Eat This: Making A Perfect Cheese Plate

I am a cheesemonger. Which means I monger cheese. I taste, sample, describe, eat, and share cheeses from all over the world with others. I love cheese. I love everything about it; I love the taste of it; the smell of it; but even more than that I love the history of cheese and I love the stories behind each individual cheese. Artisan cheese is a beautiful thing. It is make by human hands, in small batches, by well cared for animals, and comes from all over the world. Cheese is special and when you share cheese with others it should be done with care & love; as most food should. Cheese is also very personal and can cause people to have major reactions too. Some people hate blue cheese (ps you’re crazy). Some people can’t stand goat cheese (ps you’re out of your mind). Some people just plain dislike cheese, or they think it’s unhealthy. To those people, go to a cheese shop and ask to taste Saint Angel, a triple creme from France, or taste Lamp Chopper, a sheep’s milk cheese from California…and if you’re one of those people that thinks cheese is unhealthy, you’re just wrong. Everything in moderation but…cheese is good for you skin, hair, nails, and taste-buds.

Keeping all that in mind, here my tips when creating a perfect cheese board.

1. Variety

At best you want to have a cheese from each milk category: cow, sheep, goat, buffalo. Also include several categories of cheese style: gouda-style, cheddar, blue, brie-style, stinky or washed rind. If you cant, find cheese from different places in the world: USA, France, Ireland, Spain, Australia, Iceland, Switzerland, the Netherlands…the list goes on. And finally include a variety of textures: hard, semi-soft, and soft.

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2. Color

Think about the colors on your plate. Cheese in it’s natural state tends to be all the same color. That being said some cheeses have natural differences. Goats milk tends to be whitest in color, followed by sheep, and finally cow. Plus, some cheese makers add natural (and unnatural but don’t get these types of cheese please) color, such as annatto seed, to alter the natural color of their cheese. Additionally, add items to your plate to spice up the color. I love veggies, fresh & dried fruit, nuts, sliced meats, jams and honeys.

3. Taste

To be honest, taste thumps all other tips.  If you don’t like the taste of the cheese, don’t buy it. You’re gonna be stuck with the leftovers and wasted cheese is a sin! Pick a style are start tasting your way through it. Or find a real cheese shop. A majority of these places will allow you to taste the cheese. Plus most cheesmongers love to help you find the cheese of your dreams. So…go, taste, and fall in love. Once you do, buy those cheeses and add them to your cheese repertoire.

Now that you have your cheese in a variety of milks, styles, and texture plus your additional accoutrements you’re ready to make a cheese plate.

For the cheese plate you see below here if what I included:

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Cheeses:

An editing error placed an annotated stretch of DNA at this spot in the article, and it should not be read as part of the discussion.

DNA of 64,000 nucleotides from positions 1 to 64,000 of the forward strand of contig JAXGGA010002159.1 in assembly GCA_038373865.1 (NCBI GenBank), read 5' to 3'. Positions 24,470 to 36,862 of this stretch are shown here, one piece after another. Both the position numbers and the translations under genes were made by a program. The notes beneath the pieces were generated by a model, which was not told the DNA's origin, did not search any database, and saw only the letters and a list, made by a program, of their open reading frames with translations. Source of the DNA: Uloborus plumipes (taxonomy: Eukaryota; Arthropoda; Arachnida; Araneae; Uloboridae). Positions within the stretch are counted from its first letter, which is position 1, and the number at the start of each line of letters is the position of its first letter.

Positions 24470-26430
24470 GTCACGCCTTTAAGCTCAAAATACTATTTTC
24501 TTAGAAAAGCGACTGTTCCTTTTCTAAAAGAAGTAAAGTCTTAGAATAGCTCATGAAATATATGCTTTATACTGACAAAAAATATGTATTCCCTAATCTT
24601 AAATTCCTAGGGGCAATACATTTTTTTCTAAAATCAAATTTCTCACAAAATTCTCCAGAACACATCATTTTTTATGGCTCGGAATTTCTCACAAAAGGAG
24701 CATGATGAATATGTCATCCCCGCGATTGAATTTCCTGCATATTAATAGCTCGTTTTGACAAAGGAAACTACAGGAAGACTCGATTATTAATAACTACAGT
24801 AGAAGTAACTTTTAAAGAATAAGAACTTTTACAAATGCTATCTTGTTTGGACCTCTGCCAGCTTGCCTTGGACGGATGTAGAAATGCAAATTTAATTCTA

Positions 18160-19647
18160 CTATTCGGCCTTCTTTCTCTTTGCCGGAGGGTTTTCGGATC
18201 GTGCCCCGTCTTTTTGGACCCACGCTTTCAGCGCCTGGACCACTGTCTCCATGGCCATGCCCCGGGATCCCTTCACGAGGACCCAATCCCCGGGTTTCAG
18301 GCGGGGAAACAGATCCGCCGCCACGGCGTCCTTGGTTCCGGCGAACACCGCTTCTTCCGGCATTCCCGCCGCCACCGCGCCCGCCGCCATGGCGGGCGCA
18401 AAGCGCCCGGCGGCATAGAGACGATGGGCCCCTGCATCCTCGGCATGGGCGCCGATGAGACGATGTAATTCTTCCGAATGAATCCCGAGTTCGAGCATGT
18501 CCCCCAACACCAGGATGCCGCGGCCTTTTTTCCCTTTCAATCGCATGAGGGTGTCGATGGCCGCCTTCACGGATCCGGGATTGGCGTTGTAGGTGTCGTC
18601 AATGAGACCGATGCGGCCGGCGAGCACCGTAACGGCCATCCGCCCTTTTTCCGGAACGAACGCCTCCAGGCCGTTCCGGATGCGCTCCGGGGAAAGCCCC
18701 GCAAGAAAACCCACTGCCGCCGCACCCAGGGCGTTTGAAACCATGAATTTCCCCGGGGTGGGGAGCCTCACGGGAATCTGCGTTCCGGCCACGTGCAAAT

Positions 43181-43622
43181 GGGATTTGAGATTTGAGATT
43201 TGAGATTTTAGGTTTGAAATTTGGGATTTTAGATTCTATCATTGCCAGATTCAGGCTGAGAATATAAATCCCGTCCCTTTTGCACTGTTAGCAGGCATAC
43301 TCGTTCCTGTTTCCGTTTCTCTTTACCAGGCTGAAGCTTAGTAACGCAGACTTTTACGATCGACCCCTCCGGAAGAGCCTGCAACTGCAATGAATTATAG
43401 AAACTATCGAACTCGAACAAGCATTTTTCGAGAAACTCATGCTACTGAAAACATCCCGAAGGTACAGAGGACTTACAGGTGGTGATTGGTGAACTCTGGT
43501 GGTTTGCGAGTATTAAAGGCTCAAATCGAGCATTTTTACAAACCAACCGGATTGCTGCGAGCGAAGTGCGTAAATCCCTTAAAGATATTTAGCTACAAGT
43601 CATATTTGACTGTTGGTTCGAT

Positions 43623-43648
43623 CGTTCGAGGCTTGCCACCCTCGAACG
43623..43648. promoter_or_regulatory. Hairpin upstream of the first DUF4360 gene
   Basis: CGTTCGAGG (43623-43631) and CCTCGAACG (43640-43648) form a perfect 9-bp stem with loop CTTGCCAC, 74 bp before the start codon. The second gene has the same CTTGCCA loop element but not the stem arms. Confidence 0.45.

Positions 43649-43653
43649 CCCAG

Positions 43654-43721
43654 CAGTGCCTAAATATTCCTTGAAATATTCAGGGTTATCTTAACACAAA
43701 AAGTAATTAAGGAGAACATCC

Harbison: A soft, cows milk cheese from Jasper Hill Farms. It is mushroomy, brie-like, and wrapped in bark from trees on the farm. In the lower right hand corner of the plate.

Saint Agur: A soft, triple creme, blue cheese from France. This cheese is salty and mild in it’s blue punch. I adore this cheese! The only blue, smack dab in the middle of the plate.

Humboldt Fog: A soft goat cheese from Cypress Grove Creamery in California. It’s got a mild & smooth goaty taste with an ash sprinkled middle. In the upper right hand corner of the plate.

Old Croc Cheddar: A sharp, firm, and nicely salted cows milk cheddar from Australia aged about 9+ months. This one is chunked up to the lower left hand corner of the picture.

Pecorino Camomilla: A semi-soft sheeps milk cheese from Italy that is wrapped in camomile leaves. A nice earthy and also herbaceous flavor profile comes through in this young pecornio aged around 60 days. In the upper left hand corner of the plate.

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Additional Accoutrements:

sliced cucumber

sliced yellow bell-pepper

strawberries

sliced carrots

sliced apples

a small salad with heirloom tomatoes

sliced avacado

raspberries

blueberries

raw almonds

walnuts

pistacious

homemade apricot/strawberry jam

Big Island Honey

How to assemble:

Lay your cheese out first. Keep in mind where you want the focal point of your plate to be. How do you want your guests to look at it? Place cheese so they open up in that direction. Chunk some cheeses,

Now start adding your additional items. There is no wrong way to do this. Have fun!

Finally, be sure your cheese are left out for at least 40 minutes before you serve it. Cheeses are best served at room temperature.

Serve with crackers & sliced bread.

Keep this in mind:

This is simply the most basic type of cheese board you can create. It’s one that is meant to give guests a variety. But…you absolutely don’t have to go this route. I love to make all sheep cheese boards, or an all Spanish cheese board, or even a cheese board all in one color using only red fruit with white cheeses. Thus the possibilities really are endless!!

Cheese is meant to be fun! So don’t freak out…enjoy yourself as you pick out your cheese, assemble, and share with friends & family. But with out a moments hesitation: Eat this!

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